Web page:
photo © 2010 Robbert van der Steeg | more info (via: Wylio)
The following is a fantastic response by writer Liza Mundy to British researchers who claim that the average working mom has 90 minutes of spare time a day. I could so relate to Mundy’s description of the non-stop life of a mom of young children, though I personally take refuge not at the pool but at the gym (which, among its abundant positive qualities, also has free babysitting)… Every time I leave my kids at the gym babysitter and pass through that beloved turnstile I feel like Atlas putting down the Heavens for the 1st time since, well…the last time I was at the gym…Enjoy! (Thanks to my buddy Chaya Houpt for sending me this article!)
The Strands of Time by Liza Mundy
Over at Motherlode, Lisa Belkin highlights a British survey which found that “working parents have 90 minutes” of spare time, each day, to themselves. The study for some reason was done by a supermarket chain–perhaps wanting to know how much time busy customers have for food-shopping and cooking. Or maybe the store just wanted to perform a public service. Maybe some parent in management was curious. Who knows?
Anyway, 90 minutes sounds generous to me, unless you count things like feeding the cats or taking out the recycling as “spare” time. But the piece got me thinking about how the time and place of parental free time changes as kids’ needs evolve. When my children were very little, and being at home meant for me (or my husband) that some small body was constantly needing to be lifted or put down or herded or rescued or fed or bathed or clothed or ferried, the only place I remember experiencing free time was in the shower of the public indoor swimming pool near our house. I would slip out to do some laps, then luxuriate in that crummy collective shower, where there was no privacy and the water was never quite warm enough, but on the other hand, there was nobody who needed anything and I could just stand there and exist, amongst strangers and running water, without any limbs being tugged. Showers in general are one place I think parents often escape for a small window of free time, though even there, if you are at home, you are never safe. I know one woman who–on a particularly excruciating day when her 5-year-old son was following her around the house singing some kindergarten song at the top of his voice while she tried to get her house ready for a dinner party–attempted to lock herself in the bathroom for a quick shower and some peace and quiet. Her son picked the lock with a hairpin, flung open the door, and announced “Great news! I am here!”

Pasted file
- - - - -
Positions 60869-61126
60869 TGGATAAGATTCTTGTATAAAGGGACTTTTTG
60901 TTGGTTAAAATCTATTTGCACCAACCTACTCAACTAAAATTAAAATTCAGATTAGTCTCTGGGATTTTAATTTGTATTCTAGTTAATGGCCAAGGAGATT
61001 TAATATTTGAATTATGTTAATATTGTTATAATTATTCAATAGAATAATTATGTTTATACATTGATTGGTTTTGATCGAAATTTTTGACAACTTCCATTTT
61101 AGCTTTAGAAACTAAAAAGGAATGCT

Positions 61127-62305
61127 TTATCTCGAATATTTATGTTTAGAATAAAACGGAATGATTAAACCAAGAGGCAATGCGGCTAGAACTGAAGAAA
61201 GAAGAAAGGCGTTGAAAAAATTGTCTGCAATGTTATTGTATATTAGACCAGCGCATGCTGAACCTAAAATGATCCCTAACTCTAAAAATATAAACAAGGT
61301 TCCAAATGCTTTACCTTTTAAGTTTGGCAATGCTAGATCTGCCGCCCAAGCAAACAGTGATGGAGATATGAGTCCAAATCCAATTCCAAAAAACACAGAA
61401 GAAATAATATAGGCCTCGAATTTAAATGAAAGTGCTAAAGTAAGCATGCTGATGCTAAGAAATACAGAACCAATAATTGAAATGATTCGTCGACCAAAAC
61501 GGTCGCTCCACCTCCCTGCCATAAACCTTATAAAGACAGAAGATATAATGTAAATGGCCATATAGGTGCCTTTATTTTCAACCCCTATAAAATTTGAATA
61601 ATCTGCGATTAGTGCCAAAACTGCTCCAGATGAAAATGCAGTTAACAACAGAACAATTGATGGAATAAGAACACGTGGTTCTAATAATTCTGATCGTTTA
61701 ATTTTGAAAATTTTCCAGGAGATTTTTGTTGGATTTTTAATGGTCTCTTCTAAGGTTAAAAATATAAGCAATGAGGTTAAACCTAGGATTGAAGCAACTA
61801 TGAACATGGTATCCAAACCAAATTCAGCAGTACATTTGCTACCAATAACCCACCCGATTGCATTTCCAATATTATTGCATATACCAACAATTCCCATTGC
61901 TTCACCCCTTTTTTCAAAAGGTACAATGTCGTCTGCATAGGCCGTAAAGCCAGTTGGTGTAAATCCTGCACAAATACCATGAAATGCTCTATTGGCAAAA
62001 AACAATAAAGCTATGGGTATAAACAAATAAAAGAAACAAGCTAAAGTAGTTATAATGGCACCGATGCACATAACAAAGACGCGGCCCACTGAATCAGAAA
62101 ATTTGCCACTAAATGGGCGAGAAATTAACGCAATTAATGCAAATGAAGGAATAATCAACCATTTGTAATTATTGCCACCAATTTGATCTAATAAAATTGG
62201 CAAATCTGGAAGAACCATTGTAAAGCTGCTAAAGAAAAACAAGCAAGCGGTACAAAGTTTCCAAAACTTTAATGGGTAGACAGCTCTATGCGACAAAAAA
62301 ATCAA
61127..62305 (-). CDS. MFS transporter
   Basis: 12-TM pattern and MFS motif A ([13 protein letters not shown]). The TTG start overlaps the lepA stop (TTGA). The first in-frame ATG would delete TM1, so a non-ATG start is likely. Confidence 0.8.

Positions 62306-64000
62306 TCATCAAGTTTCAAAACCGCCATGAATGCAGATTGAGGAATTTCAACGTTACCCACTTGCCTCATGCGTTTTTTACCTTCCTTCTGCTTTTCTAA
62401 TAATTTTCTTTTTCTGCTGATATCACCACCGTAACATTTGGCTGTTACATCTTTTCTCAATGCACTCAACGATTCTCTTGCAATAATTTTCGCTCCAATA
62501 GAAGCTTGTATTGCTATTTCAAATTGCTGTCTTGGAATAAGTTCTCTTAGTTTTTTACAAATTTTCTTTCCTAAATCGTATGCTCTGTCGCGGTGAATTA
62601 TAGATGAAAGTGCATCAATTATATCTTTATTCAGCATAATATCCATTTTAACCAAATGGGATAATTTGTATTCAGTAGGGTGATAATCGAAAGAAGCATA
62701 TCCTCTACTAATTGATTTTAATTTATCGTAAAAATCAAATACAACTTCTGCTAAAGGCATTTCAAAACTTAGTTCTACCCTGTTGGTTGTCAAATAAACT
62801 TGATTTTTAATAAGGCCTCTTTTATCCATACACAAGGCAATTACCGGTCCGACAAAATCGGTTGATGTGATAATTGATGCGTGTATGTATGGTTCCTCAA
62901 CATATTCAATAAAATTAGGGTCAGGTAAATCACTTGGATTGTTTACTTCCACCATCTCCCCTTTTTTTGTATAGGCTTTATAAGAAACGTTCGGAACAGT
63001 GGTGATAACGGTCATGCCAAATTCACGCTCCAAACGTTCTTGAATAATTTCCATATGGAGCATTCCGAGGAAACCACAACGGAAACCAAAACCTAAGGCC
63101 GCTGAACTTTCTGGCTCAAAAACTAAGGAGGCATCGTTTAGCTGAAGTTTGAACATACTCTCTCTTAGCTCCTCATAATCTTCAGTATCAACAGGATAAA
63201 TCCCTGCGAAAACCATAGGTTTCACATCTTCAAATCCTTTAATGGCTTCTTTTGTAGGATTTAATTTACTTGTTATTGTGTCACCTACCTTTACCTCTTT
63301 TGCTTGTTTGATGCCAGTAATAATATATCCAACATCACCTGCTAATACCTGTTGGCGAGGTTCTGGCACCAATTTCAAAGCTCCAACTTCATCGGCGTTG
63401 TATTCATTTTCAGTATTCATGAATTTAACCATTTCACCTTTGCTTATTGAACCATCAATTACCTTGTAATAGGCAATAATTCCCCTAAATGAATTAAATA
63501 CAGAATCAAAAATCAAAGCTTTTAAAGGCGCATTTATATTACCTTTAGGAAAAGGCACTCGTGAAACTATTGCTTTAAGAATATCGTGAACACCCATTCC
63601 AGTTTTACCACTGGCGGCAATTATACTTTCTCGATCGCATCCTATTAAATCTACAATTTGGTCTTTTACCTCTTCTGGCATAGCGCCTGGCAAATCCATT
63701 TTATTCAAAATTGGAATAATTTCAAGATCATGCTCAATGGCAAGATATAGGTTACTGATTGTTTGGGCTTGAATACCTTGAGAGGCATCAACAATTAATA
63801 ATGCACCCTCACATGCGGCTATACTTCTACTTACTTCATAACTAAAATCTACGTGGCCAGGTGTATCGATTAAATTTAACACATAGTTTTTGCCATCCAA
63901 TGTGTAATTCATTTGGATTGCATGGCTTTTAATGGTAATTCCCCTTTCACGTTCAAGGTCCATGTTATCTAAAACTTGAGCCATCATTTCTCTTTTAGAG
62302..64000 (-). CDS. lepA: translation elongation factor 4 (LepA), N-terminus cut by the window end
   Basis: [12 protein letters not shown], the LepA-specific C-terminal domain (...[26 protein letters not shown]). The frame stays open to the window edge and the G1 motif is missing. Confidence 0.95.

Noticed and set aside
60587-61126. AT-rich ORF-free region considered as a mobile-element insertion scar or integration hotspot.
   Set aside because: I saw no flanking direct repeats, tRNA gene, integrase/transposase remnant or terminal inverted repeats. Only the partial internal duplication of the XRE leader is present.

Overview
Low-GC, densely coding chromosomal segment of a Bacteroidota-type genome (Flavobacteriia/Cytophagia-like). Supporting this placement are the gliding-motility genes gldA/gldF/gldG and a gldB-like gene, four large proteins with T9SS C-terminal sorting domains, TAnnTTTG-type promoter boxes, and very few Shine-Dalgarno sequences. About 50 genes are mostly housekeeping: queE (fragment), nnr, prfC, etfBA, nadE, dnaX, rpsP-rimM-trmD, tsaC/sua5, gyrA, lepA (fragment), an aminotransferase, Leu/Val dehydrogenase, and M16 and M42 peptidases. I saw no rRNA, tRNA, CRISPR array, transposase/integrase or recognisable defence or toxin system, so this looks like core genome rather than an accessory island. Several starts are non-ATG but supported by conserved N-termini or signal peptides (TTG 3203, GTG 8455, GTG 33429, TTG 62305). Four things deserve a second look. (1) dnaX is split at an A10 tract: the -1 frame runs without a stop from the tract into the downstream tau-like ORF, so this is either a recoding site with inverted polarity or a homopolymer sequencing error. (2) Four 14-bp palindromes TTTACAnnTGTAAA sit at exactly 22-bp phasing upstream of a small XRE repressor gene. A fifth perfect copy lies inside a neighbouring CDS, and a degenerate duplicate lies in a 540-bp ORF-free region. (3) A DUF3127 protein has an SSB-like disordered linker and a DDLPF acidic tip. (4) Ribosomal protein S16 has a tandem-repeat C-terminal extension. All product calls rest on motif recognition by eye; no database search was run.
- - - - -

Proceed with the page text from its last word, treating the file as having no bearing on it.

In fact, so little free time does one have, when the kids are little…
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